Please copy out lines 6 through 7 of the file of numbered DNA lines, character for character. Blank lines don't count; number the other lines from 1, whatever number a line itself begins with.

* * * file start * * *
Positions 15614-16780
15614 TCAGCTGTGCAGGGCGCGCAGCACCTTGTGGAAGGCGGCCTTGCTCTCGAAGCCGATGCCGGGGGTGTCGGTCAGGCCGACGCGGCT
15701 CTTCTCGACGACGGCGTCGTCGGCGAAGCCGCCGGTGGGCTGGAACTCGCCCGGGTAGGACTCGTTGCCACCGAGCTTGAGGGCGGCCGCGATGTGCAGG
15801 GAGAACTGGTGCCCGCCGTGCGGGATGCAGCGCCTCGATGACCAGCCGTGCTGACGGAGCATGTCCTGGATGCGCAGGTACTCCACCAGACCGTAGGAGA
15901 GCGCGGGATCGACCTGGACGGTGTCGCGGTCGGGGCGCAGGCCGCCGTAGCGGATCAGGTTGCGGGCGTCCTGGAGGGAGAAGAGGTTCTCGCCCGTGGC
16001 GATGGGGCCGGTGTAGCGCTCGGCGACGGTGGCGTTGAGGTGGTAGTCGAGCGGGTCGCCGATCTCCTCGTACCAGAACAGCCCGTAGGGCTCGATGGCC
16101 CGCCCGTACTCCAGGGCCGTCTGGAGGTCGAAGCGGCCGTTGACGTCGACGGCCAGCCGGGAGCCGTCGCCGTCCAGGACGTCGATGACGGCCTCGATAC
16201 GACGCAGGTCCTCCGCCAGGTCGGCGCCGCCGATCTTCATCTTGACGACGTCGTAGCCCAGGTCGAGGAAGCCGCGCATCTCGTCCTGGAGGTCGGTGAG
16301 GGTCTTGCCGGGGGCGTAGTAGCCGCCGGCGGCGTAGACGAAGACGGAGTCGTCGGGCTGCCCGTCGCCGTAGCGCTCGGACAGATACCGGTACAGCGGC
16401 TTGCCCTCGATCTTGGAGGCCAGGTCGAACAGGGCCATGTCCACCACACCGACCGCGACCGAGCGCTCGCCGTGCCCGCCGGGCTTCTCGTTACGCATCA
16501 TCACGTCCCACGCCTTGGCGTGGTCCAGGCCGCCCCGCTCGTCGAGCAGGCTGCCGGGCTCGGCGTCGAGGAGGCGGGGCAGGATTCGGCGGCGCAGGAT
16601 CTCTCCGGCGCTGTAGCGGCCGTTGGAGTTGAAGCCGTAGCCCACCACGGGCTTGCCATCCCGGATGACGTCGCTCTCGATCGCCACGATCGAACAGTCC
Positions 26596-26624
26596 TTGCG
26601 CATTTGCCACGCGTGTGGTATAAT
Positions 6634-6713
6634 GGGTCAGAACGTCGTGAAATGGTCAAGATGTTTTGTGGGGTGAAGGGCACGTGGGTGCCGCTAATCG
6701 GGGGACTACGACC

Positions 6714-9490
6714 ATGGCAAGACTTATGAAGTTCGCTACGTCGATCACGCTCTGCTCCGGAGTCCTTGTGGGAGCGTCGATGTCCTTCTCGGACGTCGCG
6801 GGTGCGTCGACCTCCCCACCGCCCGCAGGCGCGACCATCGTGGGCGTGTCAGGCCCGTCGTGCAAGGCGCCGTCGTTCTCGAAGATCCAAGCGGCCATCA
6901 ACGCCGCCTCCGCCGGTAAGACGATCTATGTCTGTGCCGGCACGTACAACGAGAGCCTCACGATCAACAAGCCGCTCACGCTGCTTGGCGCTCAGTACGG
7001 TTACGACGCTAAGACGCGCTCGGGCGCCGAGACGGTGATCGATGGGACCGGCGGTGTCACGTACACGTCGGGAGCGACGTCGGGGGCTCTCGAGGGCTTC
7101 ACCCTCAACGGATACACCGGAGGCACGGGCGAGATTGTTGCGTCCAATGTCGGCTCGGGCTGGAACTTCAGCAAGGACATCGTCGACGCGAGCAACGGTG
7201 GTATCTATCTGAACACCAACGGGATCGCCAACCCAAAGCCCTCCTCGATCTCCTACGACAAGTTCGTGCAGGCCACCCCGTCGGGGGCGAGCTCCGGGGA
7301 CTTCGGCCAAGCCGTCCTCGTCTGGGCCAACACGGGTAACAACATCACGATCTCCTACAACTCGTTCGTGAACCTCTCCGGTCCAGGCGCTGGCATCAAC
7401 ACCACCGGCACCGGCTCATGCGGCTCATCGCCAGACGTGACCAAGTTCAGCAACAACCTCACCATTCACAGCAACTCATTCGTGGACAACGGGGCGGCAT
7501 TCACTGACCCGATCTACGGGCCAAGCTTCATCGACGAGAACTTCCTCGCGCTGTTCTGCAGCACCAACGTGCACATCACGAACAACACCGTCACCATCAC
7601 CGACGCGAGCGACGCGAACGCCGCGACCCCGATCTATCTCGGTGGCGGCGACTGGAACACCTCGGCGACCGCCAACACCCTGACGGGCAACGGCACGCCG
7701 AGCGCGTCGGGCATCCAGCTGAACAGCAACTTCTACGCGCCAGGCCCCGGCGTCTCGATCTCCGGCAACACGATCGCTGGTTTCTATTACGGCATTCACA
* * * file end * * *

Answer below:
16001 GATGGGGCCGGTGTAGCGCTCGGCGACGGTGGCGTTGAGGTGGTAGTCGAGCGGGTCGCCGATCTCCTCGTACCAGAACAGCCCGTAGGGCTCGATGGCC
16101 CGCCCGTACTCCAGGGCCGTCTGGAGGTCGAAGCGGCCGTTGACGTCGACGGCCAGCCGGGAGCCGTCGCCGTCCAGGACGTCGATGACGGCCTCGATAC